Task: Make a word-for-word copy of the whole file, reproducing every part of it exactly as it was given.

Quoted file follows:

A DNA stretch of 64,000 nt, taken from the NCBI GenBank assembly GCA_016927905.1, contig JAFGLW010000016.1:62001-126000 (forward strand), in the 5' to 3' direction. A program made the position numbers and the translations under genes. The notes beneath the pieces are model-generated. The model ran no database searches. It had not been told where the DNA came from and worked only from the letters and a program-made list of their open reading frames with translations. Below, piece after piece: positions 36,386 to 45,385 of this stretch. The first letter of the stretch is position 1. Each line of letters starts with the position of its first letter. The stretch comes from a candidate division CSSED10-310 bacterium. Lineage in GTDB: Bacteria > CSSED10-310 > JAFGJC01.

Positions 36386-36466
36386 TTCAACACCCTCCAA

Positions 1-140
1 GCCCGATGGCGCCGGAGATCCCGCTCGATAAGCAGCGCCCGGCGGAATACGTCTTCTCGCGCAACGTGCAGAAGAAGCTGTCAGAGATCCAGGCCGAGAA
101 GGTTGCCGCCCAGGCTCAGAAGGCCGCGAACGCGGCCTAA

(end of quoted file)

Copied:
A DNA stretch of 64,000 nt, taken from the NCBI GenBank assembly GCA_016927905.1, contig JAFGLW010000016.1:62001-126000 (forward strand), in the 5' to 3' direction. A program made the position numbers and the translations under genes. The notes beneath the pieces are model-generated. The model ran no database searches. It had not been told where the DNA came from and worked only from the letters and a program-made list of their open reading frames with translations. Below, piece after piece: positions 36,386 to 45,385 of this stretch. The first letter of the stretch is position 1. Each line of letters starts with the position of its first letter. The stretch comes from a candidate division CSSED10-310 bacterium. Lineage in GTDB: Bacteria > CSSED10-310 > JAFGJC01.

Positions 36386-36466
36386 TTCAACACCCTCCAA

Positions 1-140
1 GCCCGATGGCGCCGGAGATCCCGCTCGATAAGCAGCGCCCGGCGGAATACGTCTTCTCGCGCAACGTGCAGAAGAAGCTGTCAGAGATCCAGGCCGAGAA
101 GGTTGCCGCCCAGGCTCAGAAGGCCGCGAACGCGGCCTAA